Our goal is to prioritize health and safety, and do everything we can to ensure that the children we work with can continue their education. We are trying to maintain a connection to education for the children we work with because children may be lost from the school system forever if we don’t work hard to provide continuity of learning in this time. Despite the uncertainty, crisis, and fear we are determined to not giving up on our children and community. This is the time everyone is dealing with many issues of their own, but COVID-19 is reminding us of the shortness of life and of what is most important for us to do, which is to help each other, especially those who are vulnerable and needy. To handle this unforeseen crisis we have started a campaign: the Nepal Emergency COVID-19 fund and you can always choose to be a part of our actions to help the vulnerable ones. (Note** In order to take advantage of a matching donation program, we are utilizing the Global Giving donation platform for this fundraising effort. Any donations you make will have a tax acknowledgement letter sent to you by Global Giving instead of TSW USA).

We believe that together we will make it through this hard time.

Prayers from our family to yours.
Stay safe.
Karma & Sonam Sherpa & Sally Wier

Hope Home Writer’s Workshop: Girls are the Change Makers

Empowering girls to be their own change makers is a critical component of improving lives: not only those of the girls themselves, but also those of members of the girls’ home communities, those in their nations and other living beings on this planet. When we educate girls, we create a positive feedback loop that allows girls, communities, nations and the environment to benefit. A large part of this is that girls, like those we support in Nepal, that are educated at higher level tend to return home to their rural communities. There they pay it forward and spread the benefits of their education to those around them. Often this ends up having positive impacts on the natural environment, as well, in either direct or indirect ways.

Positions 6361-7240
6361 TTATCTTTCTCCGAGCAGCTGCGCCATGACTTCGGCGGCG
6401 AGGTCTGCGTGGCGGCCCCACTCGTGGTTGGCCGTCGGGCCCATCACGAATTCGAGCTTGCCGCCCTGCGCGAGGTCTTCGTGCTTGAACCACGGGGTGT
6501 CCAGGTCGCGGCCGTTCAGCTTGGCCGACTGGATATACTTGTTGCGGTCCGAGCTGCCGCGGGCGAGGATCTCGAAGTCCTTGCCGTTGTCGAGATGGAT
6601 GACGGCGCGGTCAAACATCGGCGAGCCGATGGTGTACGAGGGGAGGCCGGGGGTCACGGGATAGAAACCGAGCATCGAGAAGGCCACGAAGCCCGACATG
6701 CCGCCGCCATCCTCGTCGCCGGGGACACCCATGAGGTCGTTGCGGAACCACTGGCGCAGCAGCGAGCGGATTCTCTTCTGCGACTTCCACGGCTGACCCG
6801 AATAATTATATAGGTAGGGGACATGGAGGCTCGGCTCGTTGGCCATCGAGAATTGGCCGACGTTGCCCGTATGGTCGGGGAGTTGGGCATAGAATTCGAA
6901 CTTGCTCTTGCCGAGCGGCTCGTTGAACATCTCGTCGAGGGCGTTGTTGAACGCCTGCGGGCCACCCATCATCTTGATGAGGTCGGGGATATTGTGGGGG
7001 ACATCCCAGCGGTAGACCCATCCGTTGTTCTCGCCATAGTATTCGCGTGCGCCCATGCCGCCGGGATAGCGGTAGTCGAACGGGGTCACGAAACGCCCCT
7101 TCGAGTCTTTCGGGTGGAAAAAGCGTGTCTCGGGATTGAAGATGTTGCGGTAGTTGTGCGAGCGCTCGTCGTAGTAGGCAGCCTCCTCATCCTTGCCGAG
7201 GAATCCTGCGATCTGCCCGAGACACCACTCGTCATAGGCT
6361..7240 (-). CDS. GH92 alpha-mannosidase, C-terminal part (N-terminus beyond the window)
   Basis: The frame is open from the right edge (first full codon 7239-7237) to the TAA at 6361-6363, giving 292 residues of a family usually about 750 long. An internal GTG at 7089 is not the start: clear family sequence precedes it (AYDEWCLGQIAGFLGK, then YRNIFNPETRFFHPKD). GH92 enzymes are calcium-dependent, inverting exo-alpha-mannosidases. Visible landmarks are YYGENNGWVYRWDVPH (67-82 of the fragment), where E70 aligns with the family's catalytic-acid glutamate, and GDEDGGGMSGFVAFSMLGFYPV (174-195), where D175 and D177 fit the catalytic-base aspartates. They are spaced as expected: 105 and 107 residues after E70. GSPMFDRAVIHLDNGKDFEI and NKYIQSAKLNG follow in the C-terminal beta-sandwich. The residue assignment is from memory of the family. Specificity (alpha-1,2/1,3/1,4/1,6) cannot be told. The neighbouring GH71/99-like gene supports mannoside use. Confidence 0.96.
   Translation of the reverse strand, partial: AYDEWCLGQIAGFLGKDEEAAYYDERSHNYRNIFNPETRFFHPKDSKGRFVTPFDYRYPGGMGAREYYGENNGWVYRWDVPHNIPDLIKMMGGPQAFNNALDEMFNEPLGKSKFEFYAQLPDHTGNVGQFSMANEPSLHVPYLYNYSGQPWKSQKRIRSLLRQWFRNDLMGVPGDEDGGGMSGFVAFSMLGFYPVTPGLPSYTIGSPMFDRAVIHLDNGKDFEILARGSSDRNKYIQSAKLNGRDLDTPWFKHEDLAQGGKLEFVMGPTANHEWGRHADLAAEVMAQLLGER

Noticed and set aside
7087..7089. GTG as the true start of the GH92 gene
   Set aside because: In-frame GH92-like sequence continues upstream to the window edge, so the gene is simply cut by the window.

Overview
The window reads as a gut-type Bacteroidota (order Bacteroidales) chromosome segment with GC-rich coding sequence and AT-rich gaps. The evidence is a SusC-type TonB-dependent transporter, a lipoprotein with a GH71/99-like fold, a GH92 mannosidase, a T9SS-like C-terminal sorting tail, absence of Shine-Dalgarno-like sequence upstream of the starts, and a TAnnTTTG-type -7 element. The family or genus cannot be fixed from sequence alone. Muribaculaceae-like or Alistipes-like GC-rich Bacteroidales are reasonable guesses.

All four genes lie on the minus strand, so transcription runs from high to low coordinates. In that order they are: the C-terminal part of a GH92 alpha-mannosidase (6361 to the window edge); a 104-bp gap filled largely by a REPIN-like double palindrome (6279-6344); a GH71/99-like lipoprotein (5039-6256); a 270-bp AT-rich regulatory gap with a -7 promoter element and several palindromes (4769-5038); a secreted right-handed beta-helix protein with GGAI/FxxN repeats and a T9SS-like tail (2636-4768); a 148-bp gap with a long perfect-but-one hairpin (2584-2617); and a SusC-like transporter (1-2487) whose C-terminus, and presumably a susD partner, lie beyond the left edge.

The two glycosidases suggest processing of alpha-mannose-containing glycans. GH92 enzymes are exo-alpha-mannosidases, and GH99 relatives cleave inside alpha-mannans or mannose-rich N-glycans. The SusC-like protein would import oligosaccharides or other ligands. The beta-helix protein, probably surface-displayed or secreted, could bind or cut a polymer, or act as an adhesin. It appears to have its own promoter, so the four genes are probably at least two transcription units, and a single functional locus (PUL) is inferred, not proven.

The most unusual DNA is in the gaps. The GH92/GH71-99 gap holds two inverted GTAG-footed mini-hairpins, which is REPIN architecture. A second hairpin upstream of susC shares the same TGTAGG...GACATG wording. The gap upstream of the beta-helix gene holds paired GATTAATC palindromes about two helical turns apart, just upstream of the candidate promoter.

This essay by one of our girls at the Himalayan Hope Home, Phurba, clearly demonstrates one girl’s story of how she wants to study hard, become a doctor and return to her rural home to pay it forward. Thank you for your dedication, motivation and compassionate spirit, Phurba. You are the change!

My Future Plan

By Phurba S.

As I am studying in school now, I have many plans. And since my hobby is travelling, and since after completing grade 10 we will have a three month holiday, I want to visit many places during this holiday. I will do many things which will really help my future plan.

I want visit so many places after completing my SEE examination, (School Education Examination). As I am a citizen of Nepal, I want to know everything about Nepal. I want to visit places like remote areas, underdeveloped places, villages, mountainous places and so on. I want to visit these places because I want to know what things are lacking there, and how can we help them, what facilities we should provide them. If I travel to these places, I think it will help my future plan a lot because I will notice things, like if there are proper facilities for health centers or not, what kind of vegetables they are eating and if there is proper sanitation. I will encouraged them. And I will try to provide all the facilities of a health care center if I really become a good doctor.

After completing grade 10, I will continue my study. Since my aim is to be a doctor, I will continue by taking science as a major subject. I think it is hard to do, but I will not give up, but keep on aiming for success in my goals. I will do a bachelor’s degree in science, and I will try to work at hospitals in remote areas of Nepal. Since Nepal is a developing country, it needs many qualified doctors, and I would treat the patients very carefully. I want to be different from others. I will not speak rudely with patients. I will be always ready to help them.